Obviously, numerous modifications and variations of the present invention are possible in light of the above teachings. It is therefore to be understood that within the scope of the appended claims, the invention may be practiced otherwise than as specifically described herein.
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|U.S. Classification||310/316.01, 850/4, 977/851, 850/7, 850/10, 850/34|
|International Classification||G01B7/00, G05D3/12, G01Q30/04, G01Q10/06, G01Q20/04, G01Q60/26, G01Q40/00|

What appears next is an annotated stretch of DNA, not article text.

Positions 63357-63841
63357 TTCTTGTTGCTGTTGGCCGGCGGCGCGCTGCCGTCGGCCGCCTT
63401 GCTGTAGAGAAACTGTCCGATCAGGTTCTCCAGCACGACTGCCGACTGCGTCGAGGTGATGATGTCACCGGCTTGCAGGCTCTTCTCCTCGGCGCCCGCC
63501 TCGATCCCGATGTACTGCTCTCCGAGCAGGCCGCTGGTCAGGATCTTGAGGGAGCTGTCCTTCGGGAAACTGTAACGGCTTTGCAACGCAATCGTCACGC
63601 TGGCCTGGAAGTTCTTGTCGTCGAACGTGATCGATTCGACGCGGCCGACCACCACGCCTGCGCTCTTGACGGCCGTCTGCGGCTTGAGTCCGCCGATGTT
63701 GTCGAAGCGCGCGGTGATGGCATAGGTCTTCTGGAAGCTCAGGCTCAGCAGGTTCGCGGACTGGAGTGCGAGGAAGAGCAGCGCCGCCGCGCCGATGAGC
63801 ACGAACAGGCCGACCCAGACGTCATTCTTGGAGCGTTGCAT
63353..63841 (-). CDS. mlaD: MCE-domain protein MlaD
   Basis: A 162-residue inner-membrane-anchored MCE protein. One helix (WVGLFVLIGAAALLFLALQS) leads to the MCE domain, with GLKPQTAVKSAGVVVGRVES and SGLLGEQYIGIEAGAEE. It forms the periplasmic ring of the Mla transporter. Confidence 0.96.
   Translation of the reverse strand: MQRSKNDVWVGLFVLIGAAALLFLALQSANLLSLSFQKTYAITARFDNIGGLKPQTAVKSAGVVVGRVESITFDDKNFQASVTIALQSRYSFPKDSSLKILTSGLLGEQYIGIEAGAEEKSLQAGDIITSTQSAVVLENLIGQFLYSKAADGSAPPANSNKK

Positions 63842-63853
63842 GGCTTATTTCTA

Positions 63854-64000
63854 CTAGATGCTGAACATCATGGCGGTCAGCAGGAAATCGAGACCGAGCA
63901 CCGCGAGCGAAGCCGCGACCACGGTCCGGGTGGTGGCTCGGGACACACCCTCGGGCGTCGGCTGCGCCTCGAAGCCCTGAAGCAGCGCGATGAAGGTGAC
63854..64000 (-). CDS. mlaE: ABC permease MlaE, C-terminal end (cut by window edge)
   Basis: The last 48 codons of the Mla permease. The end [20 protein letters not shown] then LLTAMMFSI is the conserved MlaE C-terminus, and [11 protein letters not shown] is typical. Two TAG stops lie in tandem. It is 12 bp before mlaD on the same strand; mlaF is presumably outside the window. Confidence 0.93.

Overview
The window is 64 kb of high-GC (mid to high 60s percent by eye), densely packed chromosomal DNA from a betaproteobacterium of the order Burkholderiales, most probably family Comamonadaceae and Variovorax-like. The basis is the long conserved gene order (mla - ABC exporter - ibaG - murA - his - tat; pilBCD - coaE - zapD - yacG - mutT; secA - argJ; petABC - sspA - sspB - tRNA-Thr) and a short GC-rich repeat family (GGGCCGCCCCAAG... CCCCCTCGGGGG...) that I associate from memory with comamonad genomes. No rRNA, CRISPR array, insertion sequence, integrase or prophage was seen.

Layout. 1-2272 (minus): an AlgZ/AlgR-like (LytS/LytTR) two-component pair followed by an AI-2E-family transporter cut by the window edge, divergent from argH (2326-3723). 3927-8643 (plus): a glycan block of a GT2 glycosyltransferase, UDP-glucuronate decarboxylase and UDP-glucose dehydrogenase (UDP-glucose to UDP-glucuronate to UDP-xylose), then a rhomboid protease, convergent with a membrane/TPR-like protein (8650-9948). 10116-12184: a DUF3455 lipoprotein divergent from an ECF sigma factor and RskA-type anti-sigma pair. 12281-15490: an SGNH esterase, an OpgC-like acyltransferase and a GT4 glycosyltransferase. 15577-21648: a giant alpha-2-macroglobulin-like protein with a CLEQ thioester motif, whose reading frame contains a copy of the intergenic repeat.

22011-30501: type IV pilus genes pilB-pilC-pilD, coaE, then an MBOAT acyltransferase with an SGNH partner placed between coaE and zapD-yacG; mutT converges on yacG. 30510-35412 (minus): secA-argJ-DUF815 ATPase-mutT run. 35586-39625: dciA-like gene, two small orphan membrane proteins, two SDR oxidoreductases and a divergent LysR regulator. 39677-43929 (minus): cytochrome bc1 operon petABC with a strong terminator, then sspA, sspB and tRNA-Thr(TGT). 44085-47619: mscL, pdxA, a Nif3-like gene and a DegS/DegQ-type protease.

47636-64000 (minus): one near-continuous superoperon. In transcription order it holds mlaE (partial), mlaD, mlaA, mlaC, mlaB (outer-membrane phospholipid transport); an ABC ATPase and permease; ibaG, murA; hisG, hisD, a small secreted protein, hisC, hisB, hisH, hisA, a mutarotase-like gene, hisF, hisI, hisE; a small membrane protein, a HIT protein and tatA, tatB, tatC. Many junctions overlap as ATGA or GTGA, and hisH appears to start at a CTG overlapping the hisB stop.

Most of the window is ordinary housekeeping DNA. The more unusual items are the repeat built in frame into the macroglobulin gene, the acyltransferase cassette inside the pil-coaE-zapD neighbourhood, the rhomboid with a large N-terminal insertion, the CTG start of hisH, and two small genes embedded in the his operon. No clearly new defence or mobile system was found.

|Cooperative Classification||Y10S977/851, G01B7/003, G01Q40/00|
|European Classification||B82Y35/00, G01B7/00C, G01Q40/00|
|Mar 31, 1995||AS||Assignment|
Owner name: DIGITAL INSTRUMENTS, INC.
Free format text: ASSIGNMENT OF ASSIGNORS INTEREST;ASSIGNOR:ELINGS, VIRGIL;REEL/FRAME:007412/0790
Effective date: 19950307
|Dec 16, 1997||RF||Reissue application filed|
Effective date: 19971010
|Jan 31, 2000||FPAY||Fee payment|
Year of fee payment: 4
|Sep 1, 2010||AS||Assignment|
Owner name: VEECO INSTRUMENTS INC., NEW YORK
Free format text: MERGER;ASSIGNOR:DIGITAL INSTRUMENTS, INC.;REEL/FRAME:024944/0020
Effective date: 19980228